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Of Two Minds
Key Excerpts from Article on Website of New York Times


New York Times, May 8, 2005
Posted: February 6th, 2009
http://www.nytimes.com/2005/05/08/magazine/08WWLN.html?ex=12...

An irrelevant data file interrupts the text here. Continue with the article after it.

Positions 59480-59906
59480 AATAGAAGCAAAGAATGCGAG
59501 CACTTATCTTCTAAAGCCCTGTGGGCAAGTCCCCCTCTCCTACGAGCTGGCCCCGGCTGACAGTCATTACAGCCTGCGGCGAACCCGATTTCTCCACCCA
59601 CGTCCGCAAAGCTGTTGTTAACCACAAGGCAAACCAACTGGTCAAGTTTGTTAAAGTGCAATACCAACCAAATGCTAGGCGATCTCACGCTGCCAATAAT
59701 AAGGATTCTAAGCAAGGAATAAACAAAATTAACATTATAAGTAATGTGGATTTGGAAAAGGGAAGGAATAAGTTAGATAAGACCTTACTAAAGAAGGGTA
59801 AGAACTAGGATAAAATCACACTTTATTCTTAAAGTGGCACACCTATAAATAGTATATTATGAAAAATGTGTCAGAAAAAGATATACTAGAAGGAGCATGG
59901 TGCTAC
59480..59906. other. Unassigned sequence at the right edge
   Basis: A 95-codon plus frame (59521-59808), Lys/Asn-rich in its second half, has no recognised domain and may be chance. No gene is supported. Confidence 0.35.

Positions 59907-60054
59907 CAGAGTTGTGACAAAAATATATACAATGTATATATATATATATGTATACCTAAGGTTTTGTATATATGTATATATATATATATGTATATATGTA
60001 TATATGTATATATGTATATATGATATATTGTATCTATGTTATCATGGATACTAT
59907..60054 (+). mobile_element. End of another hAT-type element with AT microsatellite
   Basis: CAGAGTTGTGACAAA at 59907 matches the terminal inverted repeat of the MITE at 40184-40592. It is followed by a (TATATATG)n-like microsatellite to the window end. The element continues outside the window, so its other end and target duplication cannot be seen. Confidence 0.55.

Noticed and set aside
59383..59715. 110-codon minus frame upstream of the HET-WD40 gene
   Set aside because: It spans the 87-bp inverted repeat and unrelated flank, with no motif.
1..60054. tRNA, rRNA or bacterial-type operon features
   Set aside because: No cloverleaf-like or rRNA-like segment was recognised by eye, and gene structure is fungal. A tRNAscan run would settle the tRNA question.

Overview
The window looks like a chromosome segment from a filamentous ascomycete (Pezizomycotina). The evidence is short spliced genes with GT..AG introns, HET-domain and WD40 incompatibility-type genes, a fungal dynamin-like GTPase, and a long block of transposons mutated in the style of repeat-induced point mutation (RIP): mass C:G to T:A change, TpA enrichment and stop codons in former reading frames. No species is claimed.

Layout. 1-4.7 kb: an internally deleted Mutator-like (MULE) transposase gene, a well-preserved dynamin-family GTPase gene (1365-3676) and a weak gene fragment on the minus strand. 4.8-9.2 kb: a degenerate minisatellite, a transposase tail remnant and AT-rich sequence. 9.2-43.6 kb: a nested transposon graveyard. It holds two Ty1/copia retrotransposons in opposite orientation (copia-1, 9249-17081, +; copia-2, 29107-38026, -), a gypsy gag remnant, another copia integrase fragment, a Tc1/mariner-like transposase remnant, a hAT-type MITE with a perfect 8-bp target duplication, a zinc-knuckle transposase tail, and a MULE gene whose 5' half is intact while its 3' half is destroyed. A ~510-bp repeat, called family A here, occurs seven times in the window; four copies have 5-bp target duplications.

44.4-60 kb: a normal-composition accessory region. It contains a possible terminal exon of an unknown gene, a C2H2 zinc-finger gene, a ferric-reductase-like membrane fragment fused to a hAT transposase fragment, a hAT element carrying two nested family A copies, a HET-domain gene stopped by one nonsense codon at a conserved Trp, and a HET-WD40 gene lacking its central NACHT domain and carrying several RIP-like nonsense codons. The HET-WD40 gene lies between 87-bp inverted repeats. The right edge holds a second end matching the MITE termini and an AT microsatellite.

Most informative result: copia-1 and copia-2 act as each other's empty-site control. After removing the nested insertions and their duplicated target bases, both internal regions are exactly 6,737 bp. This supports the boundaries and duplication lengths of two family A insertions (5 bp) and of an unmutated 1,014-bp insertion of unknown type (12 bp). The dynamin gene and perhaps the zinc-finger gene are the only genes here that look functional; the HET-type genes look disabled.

Scientists are able to get some idea of what's going on in the mind by using brain scanners. Now it is possible to infer what tiny groups of neurons are up to, not just larger areas of the brain. A technology called functional magnetic resonance imaging can reveal which part of your brain is most active when you're solving a mathematical puzzle, say, or memorizing a list of words. A couple of weeks ago, two scientists revealed that they had found a way to peer directly into your brain and tell what you are looking at, even when you yourself are not yet aware of what you have seen. Last year, Tibetan Buddhist monks ... submitted to functional magnetic resonance imaging as they practiced "compassion meditation," which is aimed at achieving a mental state of pure loving kindness toward all beings. The brain scans showed only a slight effect in novice meditators. But for monks who had spent more than 10,000 hours in meditation, the differences in brain function were striking. Activity in the left prefrontal cortex, the locus of joy, overwhelmed activity in the right prefrontal cortex, the locus of anxiety. Activity was also heightened in the areas of the brain that direct planned motion, as if the monks' brains were itching to go to the aid of those in distress. All of which suggests, say the scientists who carried out the scans, that "the resting state of the brain may be altered by long-term meditative practice."


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